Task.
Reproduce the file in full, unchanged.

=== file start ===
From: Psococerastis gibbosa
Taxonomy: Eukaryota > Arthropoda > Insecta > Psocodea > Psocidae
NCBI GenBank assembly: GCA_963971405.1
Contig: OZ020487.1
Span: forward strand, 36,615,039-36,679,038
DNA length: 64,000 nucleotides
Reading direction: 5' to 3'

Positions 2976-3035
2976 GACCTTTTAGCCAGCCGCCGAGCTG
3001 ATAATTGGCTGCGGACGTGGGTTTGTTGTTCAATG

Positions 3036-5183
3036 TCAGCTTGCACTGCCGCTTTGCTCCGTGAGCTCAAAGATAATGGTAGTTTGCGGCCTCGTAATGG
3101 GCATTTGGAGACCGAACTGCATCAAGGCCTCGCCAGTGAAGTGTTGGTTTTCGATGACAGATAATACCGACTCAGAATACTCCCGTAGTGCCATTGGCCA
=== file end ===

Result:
From: Psococerastis gibbosa
Taxonomy: Eukaryota > Arthropoda > Insecta > Psocodea > Psocidae
NCBI GenBank assembly: GCA_963971405.1
Contig: OZ020487.1
Span: forward strand, 36,615,039-36,679,038
DNA length: 64,000 nucleotides
Reading direction: 5' to 3'

Positions 2976-3035
2976 GACCTTTTAGCCAGCCGCCGAGCTG
3001 ATAATTGGCTGCGGACGTGGGTTTGTTGTTCAATG

Positions 3036-5183
3036 TCAGCTTGCACTGCCGCTTTGCTCCGTGAGCTCAAAGATAATGGTAGTTTGCGGCCTCGTAATGG
3101 GCATTTGGAGACCGAACTGCATCAAGGCCTCGCCAGTGAAGTGTTGGTTTTCGATGACAGATAATACCGACTCAGAATACTCCCGTAGTGCCATTGGCCA